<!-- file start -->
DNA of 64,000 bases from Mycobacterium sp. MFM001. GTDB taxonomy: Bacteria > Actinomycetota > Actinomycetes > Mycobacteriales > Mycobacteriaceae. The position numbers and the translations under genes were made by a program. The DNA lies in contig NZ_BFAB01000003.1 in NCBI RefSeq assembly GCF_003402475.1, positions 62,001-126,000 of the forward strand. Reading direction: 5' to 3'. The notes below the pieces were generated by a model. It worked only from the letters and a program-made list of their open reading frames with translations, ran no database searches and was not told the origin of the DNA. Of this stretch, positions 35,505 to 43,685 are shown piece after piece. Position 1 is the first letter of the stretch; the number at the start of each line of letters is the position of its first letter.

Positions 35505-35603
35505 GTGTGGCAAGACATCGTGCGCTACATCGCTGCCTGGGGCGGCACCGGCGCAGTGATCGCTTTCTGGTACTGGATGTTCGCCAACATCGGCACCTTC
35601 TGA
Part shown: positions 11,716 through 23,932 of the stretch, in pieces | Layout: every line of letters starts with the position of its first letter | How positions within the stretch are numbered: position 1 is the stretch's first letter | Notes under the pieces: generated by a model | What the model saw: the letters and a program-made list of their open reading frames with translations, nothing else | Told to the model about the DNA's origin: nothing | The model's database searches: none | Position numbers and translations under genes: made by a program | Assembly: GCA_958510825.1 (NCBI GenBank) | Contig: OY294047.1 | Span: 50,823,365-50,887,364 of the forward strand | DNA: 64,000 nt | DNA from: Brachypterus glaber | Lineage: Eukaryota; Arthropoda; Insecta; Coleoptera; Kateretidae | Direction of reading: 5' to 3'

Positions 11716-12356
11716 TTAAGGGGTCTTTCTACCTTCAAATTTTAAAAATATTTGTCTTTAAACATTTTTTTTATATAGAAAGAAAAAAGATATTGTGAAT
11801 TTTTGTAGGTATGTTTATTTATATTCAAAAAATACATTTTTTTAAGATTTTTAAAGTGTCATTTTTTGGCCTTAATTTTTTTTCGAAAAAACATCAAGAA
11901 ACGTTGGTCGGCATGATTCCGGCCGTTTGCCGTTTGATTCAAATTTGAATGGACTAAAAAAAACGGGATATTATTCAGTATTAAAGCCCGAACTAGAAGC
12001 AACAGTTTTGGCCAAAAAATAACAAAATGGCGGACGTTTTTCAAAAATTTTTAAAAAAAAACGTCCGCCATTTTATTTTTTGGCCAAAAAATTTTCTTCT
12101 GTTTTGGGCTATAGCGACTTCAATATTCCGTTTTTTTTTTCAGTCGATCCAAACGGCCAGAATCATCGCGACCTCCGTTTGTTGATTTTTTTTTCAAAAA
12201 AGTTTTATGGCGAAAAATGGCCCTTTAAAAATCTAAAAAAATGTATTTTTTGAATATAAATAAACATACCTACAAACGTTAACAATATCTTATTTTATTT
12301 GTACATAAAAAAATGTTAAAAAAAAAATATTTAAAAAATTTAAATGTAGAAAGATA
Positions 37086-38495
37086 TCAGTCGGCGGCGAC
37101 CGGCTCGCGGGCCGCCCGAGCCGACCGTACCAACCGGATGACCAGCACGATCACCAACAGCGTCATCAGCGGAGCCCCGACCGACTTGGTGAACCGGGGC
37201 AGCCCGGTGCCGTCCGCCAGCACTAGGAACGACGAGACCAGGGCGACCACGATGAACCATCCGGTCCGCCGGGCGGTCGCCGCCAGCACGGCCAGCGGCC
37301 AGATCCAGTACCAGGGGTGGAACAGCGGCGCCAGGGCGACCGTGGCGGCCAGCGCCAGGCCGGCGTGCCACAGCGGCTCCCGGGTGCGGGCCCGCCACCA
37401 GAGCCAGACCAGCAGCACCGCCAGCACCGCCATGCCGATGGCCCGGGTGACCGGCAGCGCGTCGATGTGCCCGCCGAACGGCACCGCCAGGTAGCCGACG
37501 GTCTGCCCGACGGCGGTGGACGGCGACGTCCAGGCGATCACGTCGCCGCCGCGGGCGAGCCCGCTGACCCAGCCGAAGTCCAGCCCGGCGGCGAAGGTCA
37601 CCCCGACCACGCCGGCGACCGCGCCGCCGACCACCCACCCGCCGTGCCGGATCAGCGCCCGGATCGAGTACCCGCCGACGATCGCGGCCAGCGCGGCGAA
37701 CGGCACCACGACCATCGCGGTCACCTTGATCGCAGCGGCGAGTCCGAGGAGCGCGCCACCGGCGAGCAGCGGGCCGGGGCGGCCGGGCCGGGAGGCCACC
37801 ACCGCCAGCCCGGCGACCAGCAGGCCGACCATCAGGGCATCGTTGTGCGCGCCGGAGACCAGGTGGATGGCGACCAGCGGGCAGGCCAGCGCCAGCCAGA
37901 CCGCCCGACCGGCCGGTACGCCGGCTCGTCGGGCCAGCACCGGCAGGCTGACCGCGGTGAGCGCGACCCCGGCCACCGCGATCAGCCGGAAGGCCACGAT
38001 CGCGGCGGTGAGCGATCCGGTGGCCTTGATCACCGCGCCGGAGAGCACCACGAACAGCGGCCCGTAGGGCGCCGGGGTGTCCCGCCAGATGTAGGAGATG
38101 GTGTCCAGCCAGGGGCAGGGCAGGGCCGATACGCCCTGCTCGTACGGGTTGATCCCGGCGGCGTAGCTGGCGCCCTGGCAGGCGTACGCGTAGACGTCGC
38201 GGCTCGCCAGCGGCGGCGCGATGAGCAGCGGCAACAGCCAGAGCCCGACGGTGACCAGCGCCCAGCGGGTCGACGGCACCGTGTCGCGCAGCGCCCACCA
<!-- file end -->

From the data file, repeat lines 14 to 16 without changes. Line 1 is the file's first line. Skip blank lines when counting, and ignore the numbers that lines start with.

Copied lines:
Positions 37086-38495
37086 TCAGTCGGCGGCGAC
37101 CGGCTCGCGGGCCGCCCGAGCCGACCGTACCAACCGGATGACCAGCACGATCACCAACAGCGTCATCAGCGGAGCCCCGACCGACTTGGTGAACCGGGGC